With a world free of Covid-19 still a distant reality, Elaine Burke reflects on the resilience we need to get through the continuing crisis.
I decided to stick on some Johnny Logan while ruminating on this week’s editorial, marking one year since my first on working from home under Covid-19.
The refrain of What’s Another Year? has been knocking around my brain ever since I first started musing on this work-from-home anniversary. Because, unfortunately, I believe there’s every chance we’re looking at continued Covid-19 restrictions throughout 2021.
The vaccine roll-out is not going to be the swiftly injected solution many hoped it would be. And with new, more virulent coronavirus strains entering the mix, the effort to contain the virus on a global scale is far from complete.
I am hopeful that Ireland might soon be able to reach a level of normality close to what we achieved last summer. But I am also fearful that these will once again prove to be temporary gains when the winter rolls around. Vaccinations will still be progressing through the population at this point and who knows how the virus will have adapted by then.
You might call this pessimistic but for me it’s preparedness. It’s an act of self-preservation to brace myself for another year of limited social interaction. Hope is a fragile thing and I’m not about to put all of mine out there, at risk of being shattered.
It surprised me, then, how many people were marking Ireland’s year of Covid-19 with eager forecasts for their post-pandemic plans. I’m not there yet, as I think this scenario is still too distant.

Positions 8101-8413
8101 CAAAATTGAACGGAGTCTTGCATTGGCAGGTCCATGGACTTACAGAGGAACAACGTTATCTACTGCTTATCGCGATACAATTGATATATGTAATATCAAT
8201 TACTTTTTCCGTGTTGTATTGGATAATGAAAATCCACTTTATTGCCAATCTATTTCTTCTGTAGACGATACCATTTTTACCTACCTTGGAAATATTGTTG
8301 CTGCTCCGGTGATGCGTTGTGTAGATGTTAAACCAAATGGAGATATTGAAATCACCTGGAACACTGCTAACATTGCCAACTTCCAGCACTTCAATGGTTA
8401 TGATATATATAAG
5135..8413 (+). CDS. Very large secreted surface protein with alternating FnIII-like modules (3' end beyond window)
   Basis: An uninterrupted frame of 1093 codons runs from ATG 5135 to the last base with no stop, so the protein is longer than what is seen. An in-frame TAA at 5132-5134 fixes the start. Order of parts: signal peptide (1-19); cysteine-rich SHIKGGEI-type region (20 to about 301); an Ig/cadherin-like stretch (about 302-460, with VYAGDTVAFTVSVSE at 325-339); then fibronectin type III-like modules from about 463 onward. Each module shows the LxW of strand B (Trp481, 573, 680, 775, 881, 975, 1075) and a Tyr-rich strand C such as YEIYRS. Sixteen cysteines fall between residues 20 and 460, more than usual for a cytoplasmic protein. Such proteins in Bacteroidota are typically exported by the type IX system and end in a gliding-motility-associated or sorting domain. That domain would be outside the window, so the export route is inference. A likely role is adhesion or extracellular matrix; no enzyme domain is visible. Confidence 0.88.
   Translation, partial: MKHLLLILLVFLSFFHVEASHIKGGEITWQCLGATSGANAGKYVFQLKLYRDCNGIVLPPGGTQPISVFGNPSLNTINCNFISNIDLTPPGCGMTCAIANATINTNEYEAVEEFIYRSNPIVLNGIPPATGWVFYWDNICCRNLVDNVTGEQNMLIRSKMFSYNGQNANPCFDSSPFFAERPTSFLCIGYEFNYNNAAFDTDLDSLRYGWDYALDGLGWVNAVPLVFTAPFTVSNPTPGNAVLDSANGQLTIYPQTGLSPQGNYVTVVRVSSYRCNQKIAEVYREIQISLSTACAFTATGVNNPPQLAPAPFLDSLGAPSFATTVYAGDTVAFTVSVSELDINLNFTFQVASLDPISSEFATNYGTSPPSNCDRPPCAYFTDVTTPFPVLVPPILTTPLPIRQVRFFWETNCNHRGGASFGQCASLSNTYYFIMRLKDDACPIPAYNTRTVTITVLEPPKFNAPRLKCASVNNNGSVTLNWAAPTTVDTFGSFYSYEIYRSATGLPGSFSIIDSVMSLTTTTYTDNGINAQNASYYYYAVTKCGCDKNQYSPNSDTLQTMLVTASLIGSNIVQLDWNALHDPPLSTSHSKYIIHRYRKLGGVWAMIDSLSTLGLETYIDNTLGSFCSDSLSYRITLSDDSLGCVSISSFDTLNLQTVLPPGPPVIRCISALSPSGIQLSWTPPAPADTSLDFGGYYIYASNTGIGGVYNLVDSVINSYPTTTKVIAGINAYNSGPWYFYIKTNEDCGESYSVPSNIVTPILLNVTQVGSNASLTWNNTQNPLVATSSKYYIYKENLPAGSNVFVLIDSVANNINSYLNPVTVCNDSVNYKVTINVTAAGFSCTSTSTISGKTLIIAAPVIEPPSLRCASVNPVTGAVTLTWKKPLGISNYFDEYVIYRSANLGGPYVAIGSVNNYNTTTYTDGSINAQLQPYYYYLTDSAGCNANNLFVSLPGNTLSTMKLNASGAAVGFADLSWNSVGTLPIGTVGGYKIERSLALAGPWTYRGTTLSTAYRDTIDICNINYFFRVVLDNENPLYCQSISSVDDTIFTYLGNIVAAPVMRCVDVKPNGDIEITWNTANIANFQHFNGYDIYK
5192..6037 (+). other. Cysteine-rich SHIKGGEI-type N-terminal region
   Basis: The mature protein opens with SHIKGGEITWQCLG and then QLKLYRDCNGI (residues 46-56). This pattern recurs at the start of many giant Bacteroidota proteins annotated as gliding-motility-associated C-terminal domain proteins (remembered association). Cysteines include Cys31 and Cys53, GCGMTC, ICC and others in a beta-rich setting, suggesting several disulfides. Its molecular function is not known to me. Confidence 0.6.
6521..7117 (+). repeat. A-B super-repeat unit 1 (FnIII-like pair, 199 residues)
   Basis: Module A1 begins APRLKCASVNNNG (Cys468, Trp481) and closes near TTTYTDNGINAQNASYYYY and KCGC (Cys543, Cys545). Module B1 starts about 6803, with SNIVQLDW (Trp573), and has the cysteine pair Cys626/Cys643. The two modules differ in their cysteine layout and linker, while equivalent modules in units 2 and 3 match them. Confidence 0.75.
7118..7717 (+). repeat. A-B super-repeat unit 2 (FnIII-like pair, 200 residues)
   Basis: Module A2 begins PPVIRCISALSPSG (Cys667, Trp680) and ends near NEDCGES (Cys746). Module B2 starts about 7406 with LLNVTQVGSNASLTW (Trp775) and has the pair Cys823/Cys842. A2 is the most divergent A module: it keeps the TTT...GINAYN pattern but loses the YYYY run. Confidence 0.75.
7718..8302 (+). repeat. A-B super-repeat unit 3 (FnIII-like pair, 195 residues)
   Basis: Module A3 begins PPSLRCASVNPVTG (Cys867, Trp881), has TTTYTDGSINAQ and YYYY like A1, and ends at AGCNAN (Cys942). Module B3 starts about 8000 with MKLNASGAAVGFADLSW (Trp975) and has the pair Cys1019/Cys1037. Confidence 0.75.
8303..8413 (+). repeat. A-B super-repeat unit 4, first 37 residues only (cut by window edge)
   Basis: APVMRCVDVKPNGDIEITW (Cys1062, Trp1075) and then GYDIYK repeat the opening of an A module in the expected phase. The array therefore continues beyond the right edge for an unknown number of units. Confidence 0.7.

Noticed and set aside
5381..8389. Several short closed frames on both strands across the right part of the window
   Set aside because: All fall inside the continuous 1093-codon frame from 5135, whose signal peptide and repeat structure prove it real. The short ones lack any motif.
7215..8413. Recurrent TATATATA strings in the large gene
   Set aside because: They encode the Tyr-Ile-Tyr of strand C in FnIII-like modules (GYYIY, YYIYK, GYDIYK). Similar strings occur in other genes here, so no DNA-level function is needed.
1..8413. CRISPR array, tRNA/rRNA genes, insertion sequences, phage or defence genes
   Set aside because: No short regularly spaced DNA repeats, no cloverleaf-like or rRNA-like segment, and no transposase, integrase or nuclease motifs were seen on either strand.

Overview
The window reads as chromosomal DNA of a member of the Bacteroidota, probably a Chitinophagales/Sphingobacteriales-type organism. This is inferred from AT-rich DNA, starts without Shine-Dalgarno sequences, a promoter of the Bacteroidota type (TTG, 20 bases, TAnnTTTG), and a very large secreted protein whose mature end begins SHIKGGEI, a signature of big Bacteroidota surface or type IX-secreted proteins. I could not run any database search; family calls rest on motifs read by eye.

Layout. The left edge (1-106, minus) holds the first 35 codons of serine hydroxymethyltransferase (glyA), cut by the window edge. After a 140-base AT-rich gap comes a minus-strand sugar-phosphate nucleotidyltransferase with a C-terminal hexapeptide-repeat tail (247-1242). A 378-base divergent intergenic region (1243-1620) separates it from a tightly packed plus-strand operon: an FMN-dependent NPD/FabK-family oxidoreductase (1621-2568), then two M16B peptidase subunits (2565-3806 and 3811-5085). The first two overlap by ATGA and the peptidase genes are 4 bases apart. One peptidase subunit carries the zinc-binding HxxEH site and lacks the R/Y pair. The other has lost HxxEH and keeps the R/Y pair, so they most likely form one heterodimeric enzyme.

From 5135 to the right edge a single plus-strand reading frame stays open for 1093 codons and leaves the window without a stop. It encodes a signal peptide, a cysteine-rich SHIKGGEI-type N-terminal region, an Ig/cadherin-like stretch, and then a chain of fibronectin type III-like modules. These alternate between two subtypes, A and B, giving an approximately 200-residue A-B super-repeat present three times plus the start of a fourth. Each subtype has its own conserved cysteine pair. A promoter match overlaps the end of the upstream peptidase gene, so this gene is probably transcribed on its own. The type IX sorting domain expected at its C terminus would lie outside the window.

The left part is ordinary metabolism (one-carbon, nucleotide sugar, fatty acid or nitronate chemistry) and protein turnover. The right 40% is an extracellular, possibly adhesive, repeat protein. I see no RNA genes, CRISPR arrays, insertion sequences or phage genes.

This time last year I was busying myself with plans for a virtual Eurovision party to replace the cancelled 2020 event. As you may have already guessed, I’m a huge fan of the annual international song contest and went to great efforts (along with former Silicon Republic teammate Shelly Madden) to recreate the magic of the event for a group of friends over Zoom last May.
For me, this was a defining moment in my personal journey over the past year. It was a night when I realised that this crisis wasn’t going to be all bad. We would still have moments of joy.
So when I say I expect another year of not-normal, I don’t say it with an expectation of only doom and gloom. Of course, I’m still looking forward to the post-Covid world, I just don’t think it’s clearly in sight just yet. I am resolved to patiently await its arrival.
Johnny Logan’s 1980 Eurovision winner has more than an apt title for this state of mind. “I’ve been waiting such a long time, looking out for you,” sings Logan. “But you’re not here.”
Logan’s plaintive lyrics might as well be about our longed-for post-Covid fantasies. They seem in reach, but are notable in their absence.
“What’s another year to someone who’s getting used to being alone?” sings Logan. And truly, with a year of Covid-19 under our belts, many of us have stocked them with the tools we need to cope.
With its stoic chorus, Logan’s mournful love song sounds a note of resilience. It’s this quality that has borne us through this far, and we’ll need to keep it well stocked for what’s still to come.
And when it is finally over, I guarantee you I’ll be the first to belt out some bars of Hold Me Now.
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